Gold Mover tracked the early pace set by Mandy's Gold in Sunday's $100,000 Hurricane Bertie Handicap, then went on by in mid-stretch to win by 1 length. Celtic Melody was along to take second from the pace-setter. Gold Mover, a 4-year-old daughter of Gold Fever, completed 6 ½ furlongs in 1:15.38. Trainer Mark Hennig said Gold Mover could move along to the Humana Distaff at Churchill Downs on Derby Week.
Saturday, Bay Street Gal led all the way in the $100,000 One Dreamer Stakes, beating Company Storm by 1 ½ lengths. Clearly a Queen was third. Bay Street Gal, a 5-year-old Marco Bay mare, raced 1 mile on the grass in 1:33.81.
Ask Me No Secrets took the lead into the first turn of Saturday's $200,000 Oaklawn Breeders' Cup Stakes, repelled a bid by Red n'Gold and went on to win by 4 ½ lengths. Red n'Gold held second while the even-money favorit, Descapate, could do no better than third in the field of five starters. Ask Me No Secrets, a 4-year-old Seattle Slew filly, got the 1 1/16 mile on a fast track in 1:44.56. Jockey Mike Smith said the plan was to get Ask Me No Secrets right into the race. "When she hit her best stride, those 'antennas' came up and I knew she was going to give me a big race," he said. Added assistant trainer Grant Hoffmans, "She has that way of relaxing and pricking her ears, that you can see when she is running easily."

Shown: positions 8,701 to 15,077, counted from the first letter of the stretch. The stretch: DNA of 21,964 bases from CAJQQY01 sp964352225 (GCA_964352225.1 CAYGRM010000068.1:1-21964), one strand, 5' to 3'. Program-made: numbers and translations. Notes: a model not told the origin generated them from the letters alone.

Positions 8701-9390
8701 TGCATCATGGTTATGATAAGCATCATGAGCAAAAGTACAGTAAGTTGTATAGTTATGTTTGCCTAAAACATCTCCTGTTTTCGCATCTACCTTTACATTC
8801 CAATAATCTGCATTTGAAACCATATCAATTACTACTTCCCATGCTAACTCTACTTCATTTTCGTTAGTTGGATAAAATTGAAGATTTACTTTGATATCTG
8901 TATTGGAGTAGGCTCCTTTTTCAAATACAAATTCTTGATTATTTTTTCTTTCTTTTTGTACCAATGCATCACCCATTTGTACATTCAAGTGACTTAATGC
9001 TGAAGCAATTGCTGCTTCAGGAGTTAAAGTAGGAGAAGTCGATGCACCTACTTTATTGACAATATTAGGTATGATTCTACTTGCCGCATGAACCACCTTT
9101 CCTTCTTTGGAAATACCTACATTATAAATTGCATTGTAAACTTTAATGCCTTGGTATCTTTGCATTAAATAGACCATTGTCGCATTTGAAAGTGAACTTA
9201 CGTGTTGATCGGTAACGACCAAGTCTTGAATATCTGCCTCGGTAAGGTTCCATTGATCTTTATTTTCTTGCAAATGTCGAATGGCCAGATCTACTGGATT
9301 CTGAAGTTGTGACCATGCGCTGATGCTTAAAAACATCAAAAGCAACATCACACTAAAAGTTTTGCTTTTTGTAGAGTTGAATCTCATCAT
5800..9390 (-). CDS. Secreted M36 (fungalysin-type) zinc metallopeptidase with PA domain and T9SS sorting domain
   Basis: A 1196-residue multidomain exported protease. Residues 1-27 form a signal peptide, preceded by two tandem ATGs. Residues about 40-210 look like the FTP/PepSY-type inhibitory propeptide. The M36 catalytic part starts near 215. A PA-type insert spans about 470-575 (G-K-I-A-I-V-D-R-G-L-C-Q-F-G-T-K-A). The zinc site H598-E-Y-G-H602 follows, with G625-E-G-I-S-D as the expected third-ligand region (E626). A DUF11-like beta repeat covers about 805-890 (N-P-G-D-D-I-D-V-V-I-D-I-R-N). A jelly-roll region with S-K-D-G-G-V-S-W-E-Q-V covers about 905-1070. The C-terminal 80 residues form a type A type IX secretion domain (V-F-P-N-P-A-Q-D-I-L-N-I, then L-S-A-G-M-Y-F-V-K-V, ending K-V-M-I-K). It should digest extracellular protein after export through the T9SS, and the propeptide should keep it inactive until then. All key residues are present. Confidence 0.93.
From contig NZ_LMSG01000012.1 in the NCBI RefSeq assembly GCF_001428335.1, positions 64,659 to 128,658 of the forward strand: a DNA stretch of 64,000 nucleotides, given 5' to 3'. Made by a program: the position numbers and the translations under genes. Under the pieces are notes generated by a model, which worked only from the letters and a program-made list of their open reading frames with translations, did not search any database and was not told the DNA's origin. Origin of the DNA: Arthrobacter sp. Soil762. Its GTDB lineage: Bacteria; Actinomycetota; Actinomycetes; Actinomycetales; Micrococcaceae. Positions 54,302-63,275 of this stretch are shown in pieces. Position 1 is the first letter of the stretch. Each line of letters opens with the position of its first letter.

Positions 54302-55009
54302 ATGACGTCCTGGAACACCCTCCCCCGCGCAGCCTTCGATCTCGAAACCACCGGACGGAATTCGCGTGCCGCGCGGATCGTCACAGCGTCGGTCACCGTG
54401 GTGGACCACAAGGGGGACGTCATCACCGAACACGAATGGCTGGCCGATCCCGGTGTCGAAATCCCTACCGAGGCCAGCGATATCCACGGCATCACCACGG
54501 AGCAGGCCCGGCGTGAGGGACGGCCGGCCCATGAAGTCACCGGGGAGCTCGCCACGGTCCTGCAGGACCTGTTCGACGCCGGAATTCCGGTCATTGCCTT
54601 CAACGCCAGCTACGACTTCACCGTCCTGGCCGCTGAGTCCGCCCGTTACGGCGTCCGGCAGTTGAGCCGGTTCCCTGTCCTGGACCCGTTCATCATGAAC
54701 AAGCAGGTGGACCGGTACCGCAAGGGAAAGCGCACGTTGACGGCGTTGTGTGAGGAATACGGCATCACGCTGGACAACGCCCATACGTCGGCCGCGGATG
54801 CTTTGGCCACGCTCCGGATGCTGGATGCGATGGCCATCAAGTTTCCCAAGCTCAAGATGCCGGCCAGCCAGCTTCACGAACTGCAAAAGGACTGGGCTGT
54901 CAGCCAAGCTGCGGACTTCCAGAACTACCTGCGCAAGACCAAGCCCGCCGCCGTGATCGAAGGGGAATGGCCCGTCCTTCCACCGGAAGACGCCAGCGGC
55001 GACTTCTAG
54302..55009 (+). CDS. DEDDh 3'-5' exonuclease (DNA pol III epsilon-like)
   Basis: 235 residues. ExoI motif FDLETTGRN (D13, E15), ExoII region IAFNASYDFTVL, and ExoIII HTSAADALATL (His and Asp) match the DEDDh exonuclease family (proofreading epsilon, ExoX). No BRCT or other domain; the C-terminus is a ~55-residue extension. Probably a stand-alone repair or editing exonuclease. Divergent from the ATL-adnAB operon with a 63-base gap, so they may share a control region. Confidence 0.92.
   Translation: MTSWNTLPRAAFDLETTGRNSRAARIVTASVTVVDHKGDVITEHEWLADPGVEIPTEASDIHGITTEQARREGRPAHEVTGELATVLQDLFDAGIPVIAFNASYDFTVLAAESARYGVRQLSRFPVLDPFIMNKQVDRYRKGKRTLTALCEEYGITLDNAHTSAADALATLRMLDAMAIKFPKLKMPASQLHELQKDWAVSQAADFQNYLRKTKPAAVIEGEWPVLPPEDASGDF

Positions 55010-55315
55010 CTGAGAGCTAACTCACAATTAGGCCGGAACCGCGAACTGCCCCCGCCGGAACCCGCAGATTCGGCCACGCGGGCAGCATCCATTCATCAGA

Mr Ross won a three-way sprint to the wire in Saturday's $100,000 Razorback Handicap. Racing in the middle, the 7-year-old Slewacide gelding finished a neck ahead of Remington Rock on the outside and another neck better than pace-setting Big Numbers nearest the rail. The favorite, Crafty Shaw, was fourth. Winning trainer Donnie K. Von Hemel said when Crafty Shaw didn't go to the lead, Don Pettinger was able to keep Mr Ross right behind a soft pace. "The big surprise," he said, "was the first part." Crafty Shaw's trainer, Pete Vestal, said his charge "was just a tired horse -- empty."
Tampa Bay Downs
Platinum Tiara got right to the front from the No. 1 post in Sunday's $100,00 Hillsborough Stakes and stayed in front until she flashed under the wire, 1 ½ lengths ahead of the even-money favorite, Step With Style. Ioya Two was a neck farther back in third. Platinum Tiara, a 4-year-old Cozzene filly, knocked off the 1 1/16 mile on firm turf in 1:41.34. Rob Murphy, who heads the syndicate that owns Platinum Tiara, said the filly will go back to Calder "and will go from there. I've learned that a long-term perspective is one day at a time." Murphy, who pitched for the Cincinnati Reds and Boston Red Sox during his major league career, reminisced about different times at the track. "I used to come here every day during spring training with Pete Rose when he managed the Reds," Murphy said.
Golden Gate Fields